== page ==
There's also how Sisko's acceptance inspires Rom to put his foot down to Quark and, when Quark tries to forbid Nog going to Starfleet Academy, Rom tells him that Quark runs the bar, but Rom is Nog's father and Quark gets no say in what Nog wants to do with his life, wishing Nog luck at the academy.
The Romulans got one off screen during the Dominion War. How? Easy: as soon as they got tricked into entering the war they turned the tide, unleashing a Curb-Stomp Battle after another on the Dominion. It also explains exactly why, about a century earlier, Kirk was scared by the prospective of going at war with those meddlers who always schemed for nothing: when they don't need to meddle, they kick ass.
"Tacking Into The Wind": Ezri pointing out to Worf the hypocrisy of the Klingon Empire claiming to value honor while having such a horribly corrupt government. This leads Worf to the equally awesome moment of finishing the job he started in TNG's "Reunion" and killing Gowron in honorable combat, then passing the title of Chancellor to Martok restoring honor to the Empire at long last.
"Extreme Measures": Bashir and O'Brien use an array of plans, which culminate in them probing a dying man's mind, to find the cure for Odo.
Gowron: "You're like an toothless old grishnar cat, trying to frighten us with your roar."
Sisko: "I assure you, this 'old cat' isn't as toothless as you think."
That same glorious slugfest is made all the more impressive when you realize that the majority of it is filmed with studio models, not CGI battleships. Definitely a Crowning Moment for the guys working behind the scenes of the show as well.
Apparently the producers of Deep Space Nine decided to create a two-hour episode that was basically just every character taking turns on the "Doing Unbelievably Awesome Shit" carousel.
Sisko (of course), starts off the festivities when the Defiant faces down a Klingon ship that is harassing a cargo ship (commanded by Sisko's lady friend). When Sisko orders the Klingons to chill, the Klingon captain basically tells Sisko to shove off. Sisko responds by powering up the Defiant 's one-hit-and-your-ship-is-scraps weapons and threatening to fire on the Klingons. When the Klingon basically tells Sisko he won't dare, Sisko simply gives him The Glare and orders weapons locked. The Klingon wisely backs down.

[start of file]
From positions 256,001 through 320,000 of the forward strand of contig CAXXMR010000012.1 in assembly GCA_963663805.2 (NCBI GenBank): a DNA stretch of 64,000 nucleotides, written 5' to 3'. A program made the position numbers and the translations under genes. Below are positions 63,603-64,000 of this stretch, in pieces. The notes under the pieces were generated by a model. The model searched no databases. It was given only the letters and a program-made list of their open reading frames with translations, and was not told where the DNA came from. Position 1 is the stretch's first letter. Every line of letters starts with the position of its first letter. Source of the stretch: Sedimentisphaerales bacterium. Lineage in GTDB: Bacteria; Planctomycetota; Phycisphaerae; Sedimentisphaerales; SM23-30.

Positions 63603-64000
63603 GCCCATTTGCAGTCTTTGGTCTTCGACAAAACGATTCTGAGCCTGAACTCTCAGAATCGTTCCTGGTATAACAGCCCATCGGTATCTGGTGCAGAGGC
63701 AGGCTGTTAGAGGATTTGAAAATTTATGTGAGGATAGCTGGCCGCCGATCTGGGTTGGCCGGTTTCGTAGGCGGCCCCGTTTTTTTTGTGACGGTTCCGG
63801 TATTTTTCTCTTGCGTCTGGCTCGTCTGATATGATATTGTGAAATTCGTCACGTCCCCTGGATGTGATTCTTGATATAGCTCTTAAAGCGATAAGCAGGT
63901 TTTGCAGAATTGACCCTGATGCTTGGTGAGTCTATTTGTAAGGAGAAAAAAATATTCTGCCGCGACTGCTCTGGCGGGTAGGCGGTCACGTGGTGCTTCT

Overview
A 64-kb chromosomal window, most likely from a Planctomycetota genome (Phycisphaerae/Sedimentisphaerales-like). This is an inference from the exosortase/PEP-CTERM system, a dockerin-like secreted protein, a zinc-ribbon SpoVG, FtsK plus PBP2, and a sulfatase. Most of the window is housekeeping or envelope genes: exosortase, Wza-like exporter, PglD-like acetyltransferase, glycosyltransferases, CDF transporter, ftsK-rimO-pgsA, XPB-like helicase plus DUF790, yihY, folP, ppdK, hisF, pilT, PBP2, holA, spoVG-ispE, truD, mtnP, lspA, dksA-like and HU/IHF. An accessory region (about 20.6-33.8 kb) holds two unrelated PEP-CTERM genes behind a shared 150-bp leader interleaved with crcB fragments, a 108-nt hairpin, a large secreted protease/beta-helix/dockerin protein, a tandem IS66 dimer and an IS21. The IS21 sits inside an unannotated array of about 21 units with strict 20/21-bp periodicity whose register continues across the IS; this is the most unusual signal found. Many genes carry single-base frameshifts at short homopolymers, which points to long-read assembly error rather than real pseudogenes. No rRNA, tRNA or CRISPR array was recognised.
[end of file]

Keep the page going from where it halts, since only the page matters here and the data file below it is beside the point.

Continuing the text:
Worf establishes his rep on the station by bitch-slapping a Klingon who's raising a ruckus at Quark's and then taking his honor blade after beating him up. Oh, yeah, the Klingon who got beat up is the son of Four-Star Badass Martok, who isn't known for taking these things lying down.
After said beatdown General Martok berates Worf for what he did, saying that he took away his son's honor. Worf's response "You cannot take what one does not have."
Jadzia Dax actually being able to last up to four seconds against Worf using a bat'leth.
The Defiant's Big Damn Heroes moment when it rescues Gul Dukat and the Cardassian civilian government, while being attacked by three Klingon cruisers.
What looks like 60 Klingon ships chase them all the way back to the station and order the Cardassians handed over. When Sisko refuses they threaten to pulverize the "decrepit" station. As another troper above states, panels start unlocking and gun ports emerge; and you realize that Deep Space Nine is armed. To the teeth. Sisko gives a smirk that almost says, "Now....witness the firepower of this fully armed and operational BATTLE-station!"
I'd be disappointed if that version wasn't an out-take somewhere.
At one point, just before the station's new armaments are revealed, the Klingons initially dismiss the readings of the weaponry as "duranium shadows"—a Call Back to the pilot, where Major Kira bluffed a trio of Cardassian warships with a sensor illusion that showed the station as having 5000 photon torpedoes and integrated phaser banks on all levels. The Klingons are seeing the exact same readings now, but being Klingons—and in greater numbers than the Cardassians were in the pilot—they're more likely to call a bluff. This time, though, it isn't a bluff—the weapons are real.
And now comes one of the most awesome moments in the history of filmed Star Trek. The Klingons attempt to blast the station, and just like Sisko promised, the station fights back unleashing 5000 torpedoes and skewering the Klingons with its phasers. But that's not where it gets good. The Klingons punch a hole in the shields and start beaming onto the station in waves to take it over...
... We get a near 10-minute scene in which every single duty officer, including the no name extras, goes blow-for-blow with the Klingons. Such gems include:
Sisko (really, who else) back handing Klingons and sending them flying. Then he takes a bat'leth and sucker punches another.
Kira gets knifed in the back and merely PULLS THE KNIFE OUT AND THEN JUDO CHOPS THE KLINGON WHO STABBED HER.
Bashir, who you figure would be hiding in the sickbay, is actually running around the station picking off Klingons with his phaser.